If you are reaching the saturation point with this type of sketch work, “The Birthday Boys” may cause you to sigh at the sameness of it all. But if you’ve stayed away from those other yucksters, these ones provide fairly consistent midlevel laughs.

The troupe likes to use premises that recur throughout an episode, which provides room to stretch out. In the premiere, the running gag is a parody of all those documentaries about Silicon Valley wizards whose big idea began in a garage. Here, the wizards aren’t much interested in talking about their computer breakthrough; it’s the garage itself that they view as their main achievement. The sketch is an example of what these kinds of troupes do best: find comedy by turning a cliché on its head.

IFC, Friday nights at 10:30, Eastern and Pacific times; 9:30, Central time.


* * * *

TV Review
Nuggets of Frontier Greed and Justice
Discovery Channel Digs Deep With ‘Gold Fever’ Documentary

The Discovery Channel is teaching a pretty good lesson in money’s power to make human beings behave badly, with a four-part documentary about the California gold rush called “Gold Fever.” In recounting the story of that mid-1800s stampede westward in search of quick wealth, the program serves up one historical tidbit after another that seems like an allegory about the toll greed takes.

Episode 3, for instance, being broadcast on Friday night, includes a reference to the discovery that a particular substance would bond to any gold that remained in the dregs from a sifting operation, enabling a miner to pick out tiny bits that would otherwise have been missed.

“The miracle substance did most of the work,” the narration says. “All the miners had to do was reach in and find their fortune.” Too bad that the miracle substance was mercury. Grab for gold, suffer catastrophic health consequences.

Parts 1 and 2 of the program, which had their premiere last week and are being rebroadcast on Friday afternoon, recounted how the fever spread rapidly after the initial discovery of gold in the American River in January 1848. In Parts 3 and 4, which are being shown back to back, scrappy individual miners are being shoved aside by corporations and by opportunists like Sam Brannan, a pivotal figure in San Francisco history.

It’s all dressed up with a lot of snazzy re-enactments that emphasize colorful characters like Brannan. Talking heads, the death of many a history documentary, are kept to a minimum, and some of those who do turn up are modern-day miners rather than academics, an amusing touch.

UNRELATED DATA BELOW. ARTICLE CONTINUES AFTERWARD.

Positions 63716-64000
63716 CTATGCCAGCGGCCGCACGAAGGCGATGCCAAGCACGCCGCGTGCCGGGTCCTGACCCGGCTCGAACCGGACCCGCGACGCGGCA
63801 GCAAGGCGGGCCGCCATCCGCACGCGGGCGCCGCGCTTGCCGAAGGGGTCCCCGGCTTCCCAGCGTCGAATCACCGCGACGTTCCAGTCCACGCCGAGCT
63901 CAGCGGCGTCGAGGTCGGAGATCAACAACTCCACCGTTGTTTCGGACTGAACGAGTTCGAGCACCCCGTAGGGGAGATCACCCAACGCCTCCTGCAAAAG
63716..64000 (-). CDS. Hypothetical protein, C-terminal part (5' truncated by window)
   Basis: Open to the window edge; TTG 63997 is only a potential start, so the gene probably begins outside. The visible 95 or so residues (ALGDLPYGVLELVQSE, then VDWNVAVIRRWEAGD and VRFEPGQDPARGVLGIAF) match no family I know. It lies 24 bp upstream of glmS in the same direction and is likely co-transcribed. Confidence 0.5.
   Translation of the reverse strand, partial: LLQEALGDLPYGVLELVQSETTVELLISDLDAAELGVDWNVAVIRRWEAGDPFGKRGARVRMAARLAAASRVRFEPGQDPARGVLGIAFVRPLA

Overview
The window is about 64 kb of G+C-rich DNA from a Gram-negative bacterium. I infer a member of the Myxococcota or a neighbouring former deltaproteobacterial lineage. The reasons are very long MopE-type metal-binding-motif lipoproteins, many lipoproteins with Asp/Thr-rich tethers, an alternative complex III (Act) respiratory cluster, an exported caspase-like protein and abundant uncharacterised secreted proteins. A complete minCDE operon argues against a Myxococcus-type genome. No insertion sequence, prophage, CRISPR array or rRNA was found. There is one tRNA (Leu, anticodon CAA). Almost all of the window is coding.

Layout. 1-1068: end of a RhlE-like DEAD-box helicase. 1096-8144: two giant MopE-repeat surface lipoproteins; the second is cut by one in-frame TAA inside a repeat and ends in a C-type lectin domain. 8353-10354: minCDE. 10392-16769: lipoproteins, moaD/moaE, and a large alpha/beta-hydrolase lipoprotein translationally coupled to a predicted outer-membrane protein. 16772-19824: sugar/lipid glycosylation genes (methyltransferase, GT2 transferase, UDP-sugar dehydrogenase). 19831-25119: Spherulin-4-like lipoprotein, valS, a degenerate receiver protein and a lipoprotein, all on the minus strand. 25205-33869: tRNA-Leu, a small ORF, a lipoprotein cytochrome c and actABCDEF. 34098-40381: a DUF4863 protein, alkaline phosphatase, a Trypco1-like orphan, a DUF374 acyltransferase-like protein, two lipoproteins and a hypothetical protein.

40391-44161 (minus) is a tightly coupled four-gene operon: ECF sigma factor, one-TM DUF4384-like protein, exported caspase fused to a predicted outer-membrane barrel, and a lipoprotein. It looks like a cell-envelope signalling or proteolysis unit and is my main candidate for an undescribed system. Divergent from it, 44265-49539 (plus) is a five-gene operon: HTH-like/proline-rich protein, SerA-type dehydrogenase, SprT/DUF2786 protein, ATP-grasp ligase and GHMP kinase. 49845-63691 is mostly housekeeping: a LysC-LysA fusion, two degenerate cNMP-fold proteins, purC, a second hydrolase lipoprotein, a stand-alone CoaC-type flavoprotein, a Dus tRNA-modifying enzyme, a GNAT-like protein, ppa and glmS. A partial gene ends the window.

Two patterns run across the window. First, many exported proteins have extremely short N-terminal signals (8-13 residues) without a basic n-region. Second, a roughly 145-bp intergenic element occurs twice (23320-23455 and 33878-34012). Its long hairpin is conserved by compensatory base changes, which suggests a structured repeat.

It’s glossy stuff, but substantive enough to leave you contemplating greed then versus greed now. The gold rush, a reckless, lawless time, seemed to dole out its own sorts of consequences, whether mercury contamination or a bullet. Today’s financial manipulations and stock shenanigans might often seem consequence-free by comparison.

Discovery Channel, Friday night at 9, Eastern and Pacific times; 8, Central time.

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TV Notes
TNT’s ‘Franklin & Bash’ Renewed For Fourth Season
By Nellie Andreeva, Deadline.com - Oct. 17, 2013

TNT‘s Franklin & Bash has snagged another late renewal. The legal dramedy has become the last of the cable network’s summer scripted series to learn its fate, scoring a 10-episode fourth-season pickup. In Season 3, stars Breckin Meyer and Mark-Paul Gosselaar were joined by Heather Locklear, who had a one-year deal, so I hear a new agreement needs to be ironed out for her to return for Season 4.

Franklin & Bash opened its third season in the new Wednesday 9 PM slot with 2 million Live+Same Day viewers and closed it out with 2.2 million for the finale. Created by Kevin Falls and Bill Chais, the buddy show is produced by FanFare Prods in association with Sony Pictures TV.

Franklin & Bash joins TNT’s recently renewed Rizzoli & Isles, Major Crimes, Perception and Falling Skies, while King & Maxwell was cancelled.

post #90229 of 93824
TV Notes/Q&A
Jimmy Fallon: I am doing 'The Tonight Show' now
By Hal Boedeker, Orlando Sentinel's 'TV Guy' Blog - Oct. 17, 2013

Jimmy Fallon knows a few things about birthing babies these days.

After a five-year struggle, he and wife Nancy Juvonen became parents in July via surrogate. They welcomed daughter Winnie.

And early next year, the "Late Night" host will deliver his next baby: hosting "The Tonight Show" and succeeding Jay Leno. I talked to Fallon on Wednesday while his visited NBC affiliate WESH-Channel 2.

How is fatherhood?
Fatherhood is amazing. For anyone out there struggling to have a baby, me and my wife went through a bunch of stuff. Hang in there if you can. I know it’s hard. It’s awful, actually. But when you finally get to the end of the road it’s a miracle, and you have this little bundle. You just fall in love. It’s unbelievable. Gosh, she’s great. It’s a lot of burping, a lot of crying, a little throw-up. I’m just talking about my freshman year at college. The baby is good.

And what about the other birth that's coming?